Little leverage left for North Korea sanctions
BEIJING (Reuters) - Strengthened sanctions are unlikely to dent North Korea's trade with benefactor China, but the global slowdown is taking its own toll on the isolated North, which said on Tuesday it will abandon nuclear talks.
North Korea's announcement that it will abandon the "useless" six-party disarmament talks and restart a nuclear plant followed the U.N. Security Council's condemnation on Monday of its rocket launch nearly two weeks ago. The security council demanded enforcement of existing sanctions.
Lower commodity prices may prove more painful to North Korea than the tightened sanctions, which will likely blacklist certain firms known to deal in military goods.
"Sanctions won't have a big effect, they won't change their actions," said Shi Yinhong, a professor of international relations at Renmin University in Beijing.
"There will be no impact on trade with China, which is mostly grains and basic materials ... Sanctions may have some influence on luxury goods, but only a weak effect on overall trade volume."
The isolated country's $2 billion annual trade with China, equal to about 10 percent of the North's annual GDP, is its most important economic relationship.
China repeatedly urged restraint as North Korea prepared its rocket launch. But it was reluctant to take a harder stand for fear of losing influence in Pyongyang and due to worries about the major political and economic risks if North Korea collapsed.
Trade between the two countries has slipped in recent months, as a plunge in metals prices closed one of North Korea's few channels of export revenues. The value of trade between the two countries dropped 3 percent in the first two months of 2009.
North Korea profited from strong prices for minerals and ores over the last few years, ramping up exports of zinc, lead and iron ore to resource-hungry China.
Most of those exports have dropped again since last summer, in line with sharp decreases in metals prices buffeted by the global economic crisis.
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The North's mineral deposits could be worth $2 trillion, according to an estimate by the South's Korea Resources Corporation. But dilapidated infrastructure and a broken power grid hinder mining and the transport of minerals out of the country.
The irregular pattern of North Korea's alumina imports implies that its smelter only runs in fits and starts. Other ore exports are equally ragged, possibly indicating that North Koreans are only digging the easily accessible ores.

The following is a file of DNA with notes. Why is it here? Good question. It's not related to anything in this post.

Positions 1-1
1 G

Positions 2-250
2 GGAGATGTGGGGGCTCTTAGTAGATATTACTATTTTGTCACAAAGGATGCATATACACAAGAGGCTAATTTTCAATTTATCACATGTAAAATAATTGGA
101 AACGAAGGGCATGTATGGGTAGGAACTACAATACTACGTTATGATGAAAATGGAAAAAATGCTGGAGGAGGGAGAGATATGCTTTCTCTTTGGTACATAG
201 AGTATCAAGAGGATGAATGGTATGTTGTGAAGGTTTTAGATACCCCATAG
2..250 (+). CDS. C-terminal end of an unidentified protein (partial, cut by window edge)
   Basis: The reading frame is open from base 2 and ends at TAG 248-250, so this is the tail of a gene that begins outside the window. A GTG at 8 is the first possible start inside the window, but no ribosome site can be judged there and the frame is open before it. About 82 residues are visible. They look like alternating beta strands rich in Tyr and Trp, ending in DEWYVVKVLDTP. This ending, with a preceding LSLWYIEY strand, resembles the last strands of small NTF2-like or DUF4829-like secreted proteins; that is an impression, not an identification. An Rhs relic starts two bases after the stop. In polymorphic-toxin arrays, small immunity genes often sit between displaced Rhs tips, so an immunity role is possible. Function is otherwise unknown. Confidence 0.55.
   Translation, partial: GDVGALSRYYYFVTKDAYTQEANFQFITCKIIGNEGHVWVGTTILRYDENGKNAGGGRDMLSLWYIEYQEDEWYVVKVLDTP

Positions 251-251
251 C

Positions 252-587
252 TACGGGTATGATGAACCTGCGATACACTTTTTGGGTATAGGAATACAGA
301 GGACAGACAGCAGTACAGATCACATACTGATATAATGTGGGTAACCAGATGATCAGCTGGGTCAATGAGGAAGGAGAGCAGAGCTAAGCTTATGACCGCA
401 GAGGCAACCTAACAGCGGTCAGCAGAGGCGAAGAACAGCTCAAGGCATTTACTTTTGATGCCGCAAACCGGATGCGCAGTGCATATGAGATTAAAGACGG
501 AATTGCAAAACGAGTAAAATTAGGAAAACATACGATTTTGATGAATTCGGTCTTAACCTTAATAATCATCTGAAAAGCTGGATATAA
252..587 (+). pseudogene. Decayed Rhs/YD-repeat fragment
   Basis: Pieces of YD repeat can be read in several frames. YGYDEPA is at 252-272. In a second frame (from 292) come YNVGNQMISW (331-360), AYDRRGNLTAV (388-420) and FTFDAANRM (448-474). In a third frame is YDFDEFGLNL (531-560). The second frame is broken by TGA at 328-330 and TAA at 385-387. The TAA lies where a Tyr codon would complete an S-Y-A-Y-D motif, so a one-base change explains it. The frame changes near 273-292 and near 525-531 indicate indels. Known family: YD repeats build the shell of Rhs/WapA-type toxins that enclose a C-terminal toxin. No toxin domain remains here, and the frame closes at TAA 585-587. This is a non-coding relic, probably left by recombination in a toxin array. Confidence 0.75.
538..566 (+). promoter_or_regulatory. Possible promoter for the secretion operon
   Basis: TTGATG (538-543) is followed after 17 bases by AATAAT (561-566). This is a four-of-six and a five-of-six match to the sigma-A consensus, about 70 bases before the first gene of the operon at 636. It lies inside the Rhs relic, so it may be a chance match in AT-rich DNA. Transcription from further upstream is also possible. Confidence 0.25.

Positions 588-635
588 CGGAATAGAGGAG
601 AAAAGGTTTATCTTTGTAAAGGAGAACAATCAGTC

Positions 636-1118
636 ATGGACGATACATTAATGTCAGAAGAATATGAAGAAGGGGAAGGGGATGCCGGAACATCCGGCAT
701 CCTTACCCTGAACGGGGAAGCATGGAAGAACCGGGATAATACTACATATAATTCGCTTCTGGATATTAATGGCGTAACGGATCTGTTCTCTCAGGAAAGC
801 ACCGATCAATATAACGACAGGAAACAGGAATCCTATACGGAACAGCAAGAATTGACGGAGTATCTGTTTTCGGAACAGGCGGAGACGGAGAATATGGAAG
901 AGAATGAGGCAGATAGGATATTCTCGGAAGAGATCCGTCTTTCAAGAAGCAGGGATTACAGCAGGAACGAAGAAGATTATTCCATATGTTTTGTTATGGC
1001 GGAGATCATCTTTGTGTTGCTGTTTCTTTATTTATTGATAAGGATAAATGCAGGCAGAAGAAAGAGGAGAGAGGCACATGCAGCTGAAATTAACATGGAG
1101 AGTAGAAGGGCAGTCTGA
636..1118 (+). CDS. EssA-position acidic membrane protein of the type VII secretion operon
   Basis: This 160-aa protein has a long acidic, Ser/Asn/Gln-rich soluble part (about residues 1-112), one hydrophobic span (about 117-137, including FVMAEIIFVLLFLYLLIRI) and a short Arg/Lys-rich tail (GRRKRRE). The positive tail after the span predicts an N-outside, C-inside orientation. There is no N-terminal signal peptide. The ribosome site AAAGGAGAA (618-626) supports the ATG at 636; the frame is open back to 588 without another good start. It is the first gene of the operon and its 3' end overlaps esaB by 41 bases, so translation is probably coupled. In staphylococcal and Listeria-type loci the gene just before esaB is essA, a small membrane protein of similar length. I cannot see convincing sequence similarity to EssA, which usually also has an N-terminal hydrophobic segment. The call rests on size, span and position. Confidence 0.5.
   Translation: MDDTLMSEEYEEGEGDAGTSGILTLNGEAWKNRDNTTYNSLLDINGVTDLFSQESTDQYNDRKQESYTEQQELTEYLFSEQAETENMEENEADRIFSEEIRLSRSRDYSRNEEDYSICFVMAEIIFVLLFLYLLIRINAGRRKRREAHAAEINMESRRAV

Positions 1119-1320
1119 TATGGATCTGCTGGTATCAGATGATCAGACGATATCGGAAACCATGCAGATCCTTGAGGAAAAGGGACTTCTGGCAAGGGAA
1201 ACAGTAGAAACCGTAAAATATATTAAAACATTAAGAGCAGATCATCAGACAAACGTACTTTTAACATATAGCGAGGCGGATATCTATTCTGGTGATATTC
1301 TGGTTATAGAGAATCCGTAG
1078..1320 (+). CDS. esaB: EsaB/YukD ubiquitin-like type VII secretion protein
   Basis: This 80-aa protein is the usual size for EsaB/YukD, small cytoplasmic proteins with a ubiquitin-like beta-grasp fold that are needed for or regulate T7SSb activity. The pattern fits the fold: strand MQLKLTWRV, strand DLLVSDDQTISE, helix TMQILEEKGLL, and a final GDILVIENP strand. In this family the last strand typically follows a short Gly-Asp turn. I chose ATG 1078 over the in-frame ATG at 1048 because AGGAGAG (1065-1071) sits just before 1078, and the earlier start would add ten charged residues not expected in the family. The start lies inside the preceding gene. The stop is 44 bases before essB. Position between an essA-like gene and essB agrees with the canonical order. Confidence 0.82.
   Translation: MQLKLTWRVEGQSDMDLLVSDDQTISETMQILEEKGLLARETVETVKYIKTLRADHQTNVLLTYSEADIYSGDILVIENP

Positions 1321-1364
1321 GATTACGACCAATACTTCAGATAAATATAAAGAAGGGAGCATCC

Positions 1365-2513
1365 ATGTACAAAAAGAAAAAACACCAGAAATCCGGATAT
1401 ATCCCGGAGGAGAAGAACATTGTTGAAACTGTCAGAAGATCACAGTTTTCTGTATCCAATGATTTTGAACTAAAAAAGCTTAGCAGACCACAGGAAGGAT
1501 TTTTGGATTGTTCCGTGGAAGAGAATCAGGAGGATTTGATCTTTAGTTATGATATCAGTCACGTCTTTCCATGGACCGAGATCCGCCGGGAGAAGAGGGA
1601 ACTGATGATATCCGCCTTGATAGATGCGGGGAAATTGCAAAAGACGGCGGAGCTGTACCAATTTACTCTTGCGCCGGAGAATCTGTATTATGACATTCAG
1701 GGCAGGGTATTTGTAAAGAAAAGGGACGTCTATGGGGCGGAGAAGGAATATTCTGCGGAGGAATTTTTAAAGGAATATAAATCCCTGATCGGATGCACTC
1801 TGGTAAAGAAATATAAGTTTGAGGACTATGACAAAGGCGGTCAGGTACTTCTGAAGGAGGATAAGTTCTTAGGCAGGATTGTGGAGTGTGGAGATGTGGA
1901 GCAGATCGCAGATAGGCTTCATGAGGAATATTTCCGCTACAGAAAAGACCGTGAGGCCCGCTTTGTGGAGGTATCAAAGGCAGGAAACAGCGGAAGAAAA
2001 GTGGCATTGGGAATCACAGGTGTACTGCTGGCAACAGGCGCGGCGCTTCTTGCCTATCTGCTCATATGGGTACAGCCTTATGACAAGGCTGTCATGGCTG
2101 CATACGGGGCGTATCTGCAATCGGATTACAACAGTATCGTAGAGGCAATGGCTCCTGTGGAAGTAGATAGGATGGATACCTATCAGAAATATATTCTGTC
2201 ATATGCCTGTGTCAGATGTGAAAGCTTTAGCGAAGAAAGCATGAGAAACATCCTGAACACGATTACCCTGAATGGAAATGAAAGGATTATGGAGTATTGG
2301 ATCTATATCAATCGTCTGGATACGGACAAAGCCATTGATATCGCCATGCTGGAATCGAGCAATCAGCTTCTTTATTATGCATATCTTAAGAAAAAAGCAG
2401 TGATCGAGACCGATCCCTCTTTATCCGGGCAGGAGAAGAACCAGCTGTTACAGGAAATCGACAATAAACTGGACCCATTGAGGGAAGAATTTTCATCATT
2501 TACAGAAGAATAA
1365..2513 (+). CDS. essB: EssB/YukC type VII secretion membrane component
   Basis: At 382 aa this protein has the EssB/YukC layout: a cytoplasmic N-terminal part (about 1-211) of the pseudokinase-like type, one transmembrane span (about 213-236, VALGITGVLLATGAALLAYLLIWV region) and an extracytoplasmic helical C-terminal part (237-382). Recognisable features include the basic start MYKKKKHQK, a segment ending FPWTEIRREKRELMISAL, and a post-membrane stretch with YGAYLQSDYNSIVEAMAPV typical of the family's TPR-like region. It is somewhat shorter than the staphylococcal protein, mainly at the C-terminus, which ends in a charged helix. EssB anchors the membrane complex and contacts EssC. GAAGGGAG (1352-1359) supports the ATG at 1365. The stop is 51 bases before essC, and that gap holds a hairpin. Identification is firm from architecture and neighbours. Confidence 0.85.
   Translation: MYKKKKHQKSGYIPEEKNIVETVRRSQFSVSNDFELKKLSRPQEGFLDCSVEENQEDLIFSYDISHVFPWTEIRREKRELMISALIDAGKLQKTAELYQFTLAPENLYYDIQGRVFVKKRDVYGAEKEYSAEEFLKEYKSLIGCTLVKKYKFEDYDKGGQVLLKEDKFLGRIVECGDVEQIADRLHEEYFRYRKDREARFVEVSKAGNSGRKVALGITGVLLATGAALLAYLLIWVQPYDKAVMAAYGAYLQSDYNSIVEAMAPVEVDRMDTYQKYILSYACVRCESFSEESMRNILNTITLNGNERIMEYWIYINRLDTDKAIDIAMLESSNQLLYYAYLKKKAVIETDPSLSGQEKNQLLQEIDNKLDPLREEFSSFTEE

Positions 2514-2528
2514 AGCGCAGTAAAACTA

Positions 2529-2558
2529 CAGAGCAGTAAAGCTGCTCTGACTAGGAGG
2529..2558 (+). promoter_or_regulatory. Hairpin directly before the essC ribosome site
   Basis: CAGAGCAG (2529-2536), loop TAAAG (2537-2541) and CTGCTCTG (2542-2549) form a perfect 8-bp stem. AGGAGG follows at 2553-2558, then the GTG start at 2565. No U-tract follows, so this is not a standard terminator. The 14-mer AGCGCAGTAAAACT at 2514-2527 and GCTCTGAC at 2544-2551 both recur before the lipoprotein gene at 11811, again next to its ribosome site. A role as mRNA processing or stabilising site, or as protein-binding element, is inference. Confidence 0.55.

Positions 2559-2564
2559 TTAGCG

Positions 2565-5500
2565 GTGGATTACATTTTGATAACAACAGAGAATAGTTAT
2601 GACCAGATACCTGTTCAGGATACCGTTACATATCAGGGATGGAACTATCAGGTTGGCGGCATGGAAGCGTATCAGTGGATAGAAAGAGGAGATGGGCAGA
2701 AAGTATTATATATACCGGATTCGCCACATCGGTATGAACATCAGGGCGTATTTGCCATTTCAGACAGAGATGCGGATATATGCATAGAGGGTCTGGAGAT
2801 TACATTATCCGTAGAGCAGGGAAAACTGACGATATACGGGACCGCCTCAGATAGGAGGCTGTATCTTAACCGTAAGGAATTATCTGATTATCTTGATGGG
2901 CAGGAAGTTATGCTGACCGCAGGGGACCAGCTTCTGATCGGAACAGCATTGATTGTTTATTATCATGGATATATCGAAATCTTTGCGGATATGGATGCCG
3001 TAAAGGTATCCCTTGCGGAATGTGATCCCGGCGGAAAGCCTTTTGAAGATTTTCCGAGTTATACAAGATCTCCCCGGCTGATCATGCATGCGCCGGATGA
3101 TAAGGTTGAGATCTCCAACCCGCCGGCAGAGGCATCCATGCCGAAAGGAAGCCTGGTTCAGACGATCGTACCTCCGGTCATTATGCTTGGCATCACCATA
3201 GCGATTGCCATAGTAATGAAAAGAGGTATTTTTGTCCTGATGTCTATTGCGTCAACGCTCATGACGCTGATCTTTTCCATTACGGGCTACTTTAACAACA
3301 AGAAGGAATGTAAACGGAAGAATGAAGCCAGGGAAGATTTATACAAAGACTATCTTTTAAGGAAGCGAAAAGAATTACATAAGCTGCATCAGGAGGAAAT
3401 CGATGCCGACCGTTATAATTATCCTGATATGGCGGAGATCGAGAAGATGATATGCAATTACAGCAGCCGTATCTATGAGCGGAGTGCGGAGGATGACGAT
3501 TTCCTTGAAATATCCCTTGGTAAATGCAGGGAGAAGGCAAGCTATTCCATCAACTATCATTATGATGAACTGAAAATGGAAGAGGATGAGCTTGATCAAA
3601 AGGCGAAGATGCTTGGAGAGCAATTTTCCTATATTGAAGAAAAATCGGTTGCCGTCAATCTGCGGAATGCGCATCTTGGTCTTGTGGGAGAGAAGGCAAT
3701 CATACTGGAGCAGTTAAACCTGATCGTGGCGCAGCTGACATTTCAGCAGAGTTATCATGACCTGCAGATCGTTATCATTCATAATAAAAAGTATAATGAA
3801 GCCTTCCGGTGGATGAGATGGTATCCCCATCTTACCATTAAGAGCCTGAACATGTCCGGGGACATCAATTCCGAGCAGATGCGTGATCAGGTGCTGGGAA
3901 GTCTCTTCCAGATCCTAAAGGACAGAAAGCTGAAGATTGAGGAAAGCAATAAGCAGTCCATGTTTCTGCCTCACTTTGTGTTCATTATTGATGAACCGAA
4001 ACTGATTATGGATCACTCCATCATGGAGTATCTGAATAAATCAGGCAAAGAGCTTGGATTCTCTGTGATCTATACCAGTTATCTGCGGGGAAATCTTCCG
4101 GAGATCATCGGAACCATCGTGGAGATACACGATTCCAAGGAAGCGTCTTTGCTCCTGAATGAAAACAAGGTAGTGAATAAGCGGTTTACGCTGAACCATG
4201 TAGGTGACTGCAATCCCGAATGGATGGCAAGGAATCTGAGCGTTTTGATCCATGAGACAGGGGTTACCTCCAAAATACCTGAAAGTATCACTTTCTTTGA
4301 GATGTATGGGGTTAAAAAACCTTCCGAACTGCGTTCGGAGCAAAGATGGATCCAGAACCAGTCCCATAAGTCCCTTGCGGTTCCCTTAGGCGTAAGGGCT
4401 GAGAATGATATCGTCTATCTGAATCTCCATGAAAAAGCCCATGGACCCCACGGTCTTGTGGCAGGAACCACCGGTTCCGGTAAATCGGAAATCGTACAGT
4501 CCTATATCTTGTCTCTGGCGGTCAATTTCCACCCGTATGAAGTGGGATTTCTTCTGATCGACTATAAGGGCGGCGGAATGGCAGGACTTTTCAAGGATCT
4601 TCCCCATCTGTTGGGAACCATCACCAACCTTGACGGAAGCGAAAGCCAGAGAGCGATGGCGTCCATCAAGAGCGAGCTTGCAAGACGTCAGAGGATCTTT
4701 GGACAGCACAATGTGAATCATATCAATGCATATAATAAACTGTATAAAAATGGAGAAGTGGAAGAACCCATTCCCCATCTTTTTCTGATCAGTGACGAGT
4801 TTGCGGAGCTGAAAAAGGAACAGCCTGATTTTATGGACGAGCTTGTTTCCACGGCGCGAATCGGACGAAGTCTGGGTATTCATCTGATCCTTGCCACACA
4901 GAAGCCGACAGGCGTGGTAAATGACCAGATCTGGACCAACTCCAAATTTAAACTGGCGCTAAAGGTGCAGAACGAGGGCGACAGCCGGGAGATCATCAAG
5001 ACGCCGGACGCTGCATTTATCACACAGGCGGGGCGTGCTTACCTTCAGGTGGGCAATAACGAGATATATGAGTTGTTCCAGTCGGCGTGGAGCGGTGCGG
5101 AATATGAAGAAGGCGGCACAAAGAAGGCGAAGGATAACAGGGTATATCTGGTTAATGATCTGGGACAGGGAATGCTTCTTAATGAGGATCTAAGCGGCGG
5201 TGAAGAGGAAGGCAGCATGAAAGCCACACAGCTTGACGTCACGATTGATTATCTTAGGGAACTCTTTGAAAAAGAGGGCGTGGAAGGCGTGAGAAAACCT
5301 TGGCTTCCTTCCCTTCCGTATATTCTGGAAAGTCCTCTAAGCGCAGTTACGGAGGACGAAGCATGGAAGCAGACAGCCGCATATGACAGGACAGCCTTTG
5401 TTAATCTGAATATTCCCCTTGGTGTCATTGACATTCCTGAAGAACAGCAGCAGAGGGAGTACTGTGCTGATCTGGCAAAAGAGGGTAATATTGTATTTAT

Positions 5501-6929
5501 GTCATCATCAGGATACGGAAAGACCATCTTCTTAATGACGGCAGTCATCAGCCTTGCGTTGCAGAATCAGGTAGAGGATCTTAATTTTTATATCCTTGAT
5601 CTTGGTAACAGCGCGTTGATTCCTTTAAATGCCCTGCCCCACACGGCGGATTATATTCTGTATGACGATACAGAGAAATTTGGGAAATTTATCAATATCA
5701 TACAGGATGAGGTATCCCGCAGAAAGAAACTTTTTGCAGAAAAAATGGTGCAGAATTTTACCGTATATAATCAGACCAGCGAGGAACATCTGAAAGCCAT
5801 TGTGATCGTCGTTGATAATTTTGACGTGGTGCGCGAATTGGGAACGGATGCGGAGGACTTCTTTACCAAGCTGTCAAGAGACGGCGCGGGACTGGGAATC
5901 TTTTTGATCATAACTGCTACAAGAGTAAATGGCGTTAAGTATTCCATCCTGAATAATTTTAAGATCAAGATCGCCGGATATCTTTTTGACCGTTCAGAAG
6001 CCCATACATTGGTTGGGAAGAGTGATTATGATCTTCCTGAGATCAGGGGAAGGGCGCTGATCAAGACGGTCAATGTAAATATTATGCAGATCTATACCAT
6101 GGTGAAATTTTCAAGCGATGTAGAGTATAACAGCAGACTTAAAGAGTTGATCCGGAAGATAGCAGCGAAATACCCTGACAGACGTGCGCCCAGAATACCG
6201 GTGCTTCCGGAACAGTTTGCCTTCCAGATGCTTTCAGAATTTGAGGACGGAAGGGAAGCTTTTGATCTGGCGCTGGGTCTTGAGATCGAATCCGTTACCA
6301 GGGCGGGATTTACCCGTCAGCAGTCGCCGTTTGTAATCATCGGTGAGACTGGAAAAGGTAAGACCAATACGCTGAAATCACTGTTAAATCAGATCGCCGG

Chinese companies that have tried to invest in North Korean mines complain of constant changes in regulations and report that the North tries to tie mining access to commitments to build mills and other industrial projects.
"China and North Korea are friendly neighbors and we will continue to develop friendly cooperative relations with North Korea," Chinese foreign ministry spokeswoman Jiang Yu said on Tuesday after the North's withdrawal from the six-party talks.
Diplomats' expectations that China might use trade to influence its prickly neighbor rose when China cut off crude oil shipments in September of 2006, as North Korea prepared to test a nuclear bomb. It had tested ballistic missiles that July.
In fact, energy trade data shows that China is reluctant to apply trade pressure. Increased oil products shipments offset the brief cut in crude supplies in 2006.
"The imposition of these sanctions (in 2006) has had no perceptible effect on North Korea's trade with the country's two largest partners, China and South Korea," wrote Marcus Noland, of the Washington-based Peterson Institute for International Economics.
Data since early 2006 show that Chinese crude shipments have in fact been overwhelmingly consistent, at 50,000 tons a month.
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But imports of liquefied petroleum gas (LPG), normally used as a cooking fuel in Asia, have plummeted since August 2007.
Aid agencies have said when North Korea stirs global tensions it is more difficult for them to receive food pledges for the impoverished state, where handouts account for about one-fifth of food supplies.
Nonetheless, the United States provided 500,000 tons of rice after South Korea cut off food aid. But it was slow to provide fertilizer, which could harm agricultural output again in 2009 after better weather brought an improved harvest in 2008.
North Korea has imported very little Chinese grain since the 2008 harvest, reflecting the better harvest. Flooding and a disastrous harvest in 2006 and 2007 required heavy imports of grains from China in those years.
Chinese corn shipments to North Korea since August have dropped to 2,670 tons, from 136,595 tons in the previous twelve months and 32,186 tons in the year before that.
Rice and soybean shipments show a similar pattern.
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(Additional reporting by Ben Blanchard, and Jon Herskovitz in Seoul)
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